A domino is a small, flat, thumbsized rectangular block of a material such as bone, silver lip ocean pearl oyster shell (mother of pearl) or ivory with a contrasting black or white pattern on one face. The other face bears a number of dots or marks, which are called pips, from one to six, arranged in two squares. 28 such pieces form a complete set of dominoes. Dominoes are used to play several different games, either in straight lines or angular patterns, and they are sometimes grouped together into sculptural art.
The word domino and the game of domino have a long history. They both appeared in France around 1750, but the earlier sense of the word – in English and French – denoted a long hooded cloak worn over a mask during carnival season or at a masquerade ball. It is thought that the playing piece of a domino, which often has ebony blacks and ivory faces contrasting with each other, brought to mind this garment.
After the stock is shuffled, each player draws a hand of dominoes, with the number of tiles drawn varying according to the rules of the particular game being played. The player drawing the heaviest tile or, in the case of a tie, the highest double, makes the first play and begins the chain reaction. Depending on the game, this player may be known as the setter, the downer or the leader.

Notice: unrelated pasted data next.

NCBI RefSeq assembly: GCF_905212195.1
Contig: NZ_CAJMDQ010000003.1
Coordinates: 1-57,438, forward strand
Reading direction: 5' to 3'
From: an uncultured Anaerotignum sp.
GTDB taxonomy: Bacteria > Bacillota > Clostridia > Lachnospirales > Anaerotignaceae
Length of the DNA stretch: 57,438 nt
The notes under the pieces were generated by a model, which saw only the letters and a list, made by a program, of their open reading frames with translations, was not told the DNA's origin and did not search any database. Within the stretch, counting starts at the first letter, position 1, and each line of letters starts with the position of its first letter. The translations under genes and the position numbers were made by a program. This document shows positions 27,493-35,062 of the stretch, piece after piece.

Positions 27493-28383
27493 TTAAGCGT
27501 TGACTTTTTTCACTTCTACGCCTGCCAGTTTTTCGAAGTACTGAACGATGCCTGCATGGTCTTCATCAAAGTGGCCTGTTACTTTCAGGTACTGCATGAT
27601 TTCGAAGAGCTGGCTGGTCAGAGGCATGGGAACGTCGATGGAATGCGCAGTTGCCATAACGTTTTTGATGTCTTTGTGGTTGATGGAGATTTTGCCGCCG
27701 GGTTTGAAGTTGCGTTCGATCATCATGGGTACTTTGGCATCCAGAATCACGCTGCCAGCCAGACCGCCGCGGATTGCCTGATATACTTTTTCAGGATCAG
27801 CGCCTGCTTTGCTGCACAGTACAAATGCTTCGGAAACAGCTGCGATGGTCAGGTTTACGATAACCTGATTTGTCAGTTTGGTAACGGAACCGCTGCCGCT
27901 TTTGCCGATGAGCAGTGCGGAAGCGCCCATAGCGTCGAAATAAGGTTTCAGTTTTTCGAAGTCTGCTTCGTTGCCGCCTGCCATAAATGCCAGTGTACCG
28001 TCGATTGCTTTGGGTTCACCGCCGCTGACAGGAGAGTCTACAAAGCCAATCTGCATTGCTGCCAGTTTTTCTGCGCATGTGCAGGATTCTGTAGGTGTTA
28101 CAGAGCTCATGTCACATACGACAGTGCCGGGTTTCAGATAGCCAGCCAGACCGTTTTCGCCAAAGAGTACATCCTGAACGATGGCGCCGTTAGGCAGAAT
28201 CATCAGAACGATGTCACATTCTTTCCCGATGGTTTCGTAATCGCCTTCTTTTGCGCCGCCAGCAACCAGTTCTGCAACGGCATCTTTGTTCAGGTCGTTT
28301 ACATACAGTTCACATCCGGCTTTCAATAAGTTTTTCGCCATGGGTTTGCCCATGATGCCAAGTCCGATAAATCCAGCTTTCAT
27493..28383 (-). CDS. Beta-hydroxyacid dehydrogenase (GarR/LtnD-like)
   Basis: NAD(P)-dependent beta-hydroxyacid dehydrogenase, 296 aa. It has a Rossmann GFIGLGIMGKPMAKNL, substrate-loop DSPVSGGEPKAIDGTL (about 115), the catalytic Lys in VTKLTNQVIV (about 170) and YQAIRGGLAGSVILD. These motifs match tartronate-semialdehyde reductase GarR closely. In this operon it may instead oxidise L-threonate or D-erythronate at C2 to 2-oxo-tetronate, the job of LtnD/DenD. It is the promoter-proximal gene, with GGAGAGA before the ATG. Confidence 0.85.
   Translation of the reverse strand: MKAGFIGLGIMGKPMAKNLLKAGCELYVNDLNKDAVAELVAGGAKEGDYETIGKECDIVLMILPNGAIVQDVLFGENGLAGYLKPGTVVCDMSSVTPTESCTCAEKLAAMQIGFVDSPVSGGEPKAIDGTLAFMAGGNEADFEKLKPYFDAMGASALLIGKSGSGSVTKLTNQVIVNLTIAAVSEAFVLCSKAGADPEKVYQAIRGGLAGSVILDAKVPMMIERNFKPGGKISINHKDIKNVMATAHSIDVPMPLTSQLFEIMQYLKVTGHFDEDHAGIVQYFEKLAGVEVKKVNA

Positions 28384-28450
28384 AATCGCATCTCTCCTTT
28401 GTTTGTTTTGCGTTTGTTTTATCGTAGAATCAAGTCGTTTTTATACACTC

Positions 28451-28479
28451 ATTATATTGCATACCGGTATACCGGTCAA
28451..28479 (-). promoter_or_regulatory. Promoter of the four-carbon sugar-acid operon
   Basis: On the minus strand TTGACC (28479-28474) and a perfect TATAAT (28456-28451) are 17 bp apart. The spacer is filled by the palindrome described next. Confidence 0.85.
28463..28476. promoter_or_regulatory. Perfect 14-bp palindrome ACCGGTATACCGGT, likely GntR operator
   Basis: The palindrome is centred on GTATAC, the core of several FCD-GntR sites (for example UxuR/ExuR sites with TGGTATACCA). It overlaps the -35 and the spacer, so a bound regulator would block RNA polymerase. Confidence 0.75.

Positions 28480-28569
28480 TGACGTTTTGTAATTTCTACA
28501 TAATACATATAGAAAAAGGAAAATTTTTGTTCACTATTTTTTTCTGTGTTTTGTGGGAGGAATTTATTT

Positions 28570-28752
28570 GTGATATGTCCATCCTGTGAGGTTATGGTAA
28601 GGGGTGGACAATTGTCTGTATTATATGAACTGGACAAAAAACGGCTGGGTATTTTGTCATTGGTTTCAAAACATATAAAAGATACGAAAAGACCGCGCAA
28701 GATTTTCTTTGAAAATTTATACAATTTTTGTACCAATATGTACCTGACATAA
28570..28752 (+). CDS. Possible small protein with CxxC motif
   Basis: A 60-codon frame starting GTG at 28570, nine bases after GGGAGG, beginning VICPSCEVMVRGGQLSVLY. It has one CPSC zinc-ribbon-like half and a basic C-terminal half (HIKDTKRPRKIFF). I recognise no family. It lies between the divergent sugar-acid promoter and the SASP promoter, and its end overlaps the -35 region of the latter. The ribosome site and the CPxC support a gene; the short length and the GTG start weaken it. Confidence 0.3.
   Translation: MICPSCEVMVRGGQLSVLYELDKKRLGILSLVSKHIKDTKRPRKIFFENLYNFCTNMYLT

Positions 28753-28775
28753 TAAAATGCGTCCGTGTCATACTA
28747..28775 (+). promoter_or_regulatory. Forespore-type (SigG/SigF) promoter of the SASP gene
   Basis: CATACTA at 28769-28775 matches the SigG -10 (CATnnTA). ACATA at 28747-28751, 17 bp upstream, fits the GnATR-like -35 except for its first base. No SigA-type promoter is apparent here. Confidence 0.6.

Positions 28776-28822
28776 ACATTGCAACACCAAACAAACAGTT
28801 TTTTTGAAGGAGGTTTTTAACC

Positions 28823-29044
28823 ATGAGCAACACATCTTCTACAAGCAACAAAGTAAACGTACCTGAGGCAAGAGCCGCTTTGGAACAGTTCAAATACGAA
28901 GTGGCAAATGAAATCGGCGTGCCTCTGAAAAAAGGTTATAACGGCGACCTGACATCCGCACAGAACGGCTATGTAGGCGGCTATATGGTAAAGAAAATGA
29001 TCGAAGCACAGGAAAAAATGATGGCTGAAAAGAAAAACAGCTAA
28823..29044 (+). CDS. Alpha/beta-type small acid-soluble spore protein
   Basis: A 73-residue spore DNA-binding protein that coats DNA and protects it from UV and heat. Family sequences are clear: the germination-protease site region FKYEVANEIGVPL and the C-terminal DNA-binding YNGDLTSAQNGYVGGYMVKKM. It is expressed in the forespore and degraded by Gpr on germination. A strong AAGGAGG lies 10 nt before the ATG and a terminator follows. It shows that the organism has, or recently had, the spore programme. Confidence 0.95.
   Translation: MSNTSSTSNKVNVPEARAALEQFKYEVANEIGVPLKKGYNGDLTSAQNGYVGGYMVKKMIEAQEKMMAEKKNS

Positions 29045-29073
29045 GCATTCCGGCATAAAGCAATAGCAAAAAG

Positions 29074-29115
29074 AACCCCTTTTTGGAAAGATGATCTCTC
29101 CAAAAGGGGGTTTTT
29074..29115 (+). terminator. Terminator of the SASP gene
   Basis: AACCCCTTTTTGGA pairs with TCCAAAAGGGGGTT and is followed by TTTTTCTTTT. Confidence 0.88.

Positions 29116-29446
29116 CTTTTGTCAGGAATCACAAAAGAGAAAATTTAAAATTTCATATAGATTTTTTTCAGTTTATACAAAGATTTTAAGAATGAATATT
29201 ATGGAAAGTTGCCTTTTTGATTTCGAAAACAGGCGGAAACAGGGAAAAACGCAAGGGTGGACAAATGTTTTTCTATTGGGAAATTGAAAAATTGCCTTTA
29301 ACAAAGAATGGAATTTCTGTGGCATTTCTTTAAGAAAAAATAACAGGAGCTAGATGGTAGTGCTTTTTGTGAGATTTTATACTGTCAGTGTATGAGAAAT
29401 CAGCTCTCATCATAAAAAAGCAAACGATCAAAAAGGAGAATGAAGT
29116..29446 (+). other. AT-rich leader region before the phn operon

Once a domino is laid down, it can only be matched with a neighboring tile that has the same number of matching pips on both sides of its face. If a domino has blank sides, it can be used as an extra tile or simply left as wild, meaning its value is determined by its relationship to the other dominoes in the chain and not by its own number of pips.
A typical domino game ends when the players have run out of their own tiles or when the chains of dominoes are completed in a specified way. Then, the winners are declared based on the total number of pips still showing on their remaining tiles. Counting the total number of pips is the standard method for scoring a game of domino, but many games have variations to this method.
In addition to the usual domino sets made of polymer materials, there are a number of handmade or artisan-made sets made of other natural materials including stone (e.g. marble, granite or soapstone); woods such as birch, walnut or oak; metals such as brass and pewter; ceramic clay and even crystal. These sets are usually more expensive than those made of polymer but have a unique look and feel. Some even come with a custom-made tray for organizing and storing the tiles. A unique feature of a handmade set is that the edges are carefully rounded and painted to prevent accidental snagging or scraping. In addition, the sets often have a richer finish and feel heavier than their polymer counterparts.